Power production begins at Pakistan’s 969-MW Neelum Jhelum

Power generation has begun at Pakistan’s 969-MW Neelum Jhelum as the hydropower plant’s first turbine unit is now undergoing trial runs.

The Water and Power Development Authority, which owns the project, reported tests began last week, with the first of Neelum Jhelum’s four turbines producing 60 MW. Tests continued, WAPDA said, until the unit reached its full 242 MW of output capacity several days later.

Power generated by plant will be supplied to Pakistan’s National Grid, providing WAPDA with an estimated US$769 million in revenue.

The project, estimated to cost more than $4.5 billion, is part of a run-of-river scheme designed to divert water from the Neelum River to a powerhouse on the Jhelum River. The powerhouse is located in Azad Kashmir in Jammu and Kashmir.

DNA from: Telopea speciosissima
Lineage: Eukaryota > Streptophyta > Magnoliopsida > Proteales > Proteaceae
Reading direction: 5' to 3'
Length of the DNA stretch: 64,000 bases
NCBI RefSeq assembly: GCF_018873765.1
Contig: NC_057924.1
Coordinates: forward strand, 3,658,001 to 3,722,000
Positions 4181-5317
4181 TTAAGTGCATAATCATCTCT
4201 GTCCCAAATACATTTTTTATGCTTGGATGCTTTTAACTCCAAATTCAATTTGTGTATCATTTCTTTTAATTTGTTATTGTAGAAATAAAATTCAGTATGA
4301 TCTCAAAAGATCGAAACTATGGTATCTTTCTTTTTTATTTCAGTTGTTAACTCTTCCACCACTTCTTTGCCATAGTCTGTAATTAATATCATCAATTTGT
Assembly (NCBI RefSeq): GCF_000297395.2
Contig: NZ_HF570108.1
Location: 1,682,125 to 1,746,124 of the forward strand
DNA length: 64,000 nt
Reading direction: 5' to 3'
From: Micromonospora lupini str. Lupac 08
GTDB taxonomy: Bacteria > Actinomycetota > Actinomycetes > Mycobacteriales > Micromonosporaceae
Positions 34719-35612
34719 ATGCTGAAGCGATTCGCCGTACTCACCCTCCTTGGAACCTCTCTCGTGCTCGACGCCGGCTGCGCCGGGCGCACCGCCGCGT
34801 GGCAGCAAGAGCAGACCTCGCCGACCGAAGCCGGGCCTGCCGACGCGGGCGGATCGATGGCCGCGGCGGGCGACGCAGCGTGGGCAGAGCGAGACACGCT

WAPDA began filling the reservoir behind the facility’s 160-meter-long by 60-meter-high concrete gravity dam in October, after which the utility diverted water to its 52-kilometer-long headrace last month.

WAPDA is also in the midst of commissioning its 470-MW Tarbela 4 extension. Located in Pakistan’s Khyber Pakhtunkhwa region, its first-of-three units went on line in February.

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Michael Harris formerly was Editor for HydroWorld.com.

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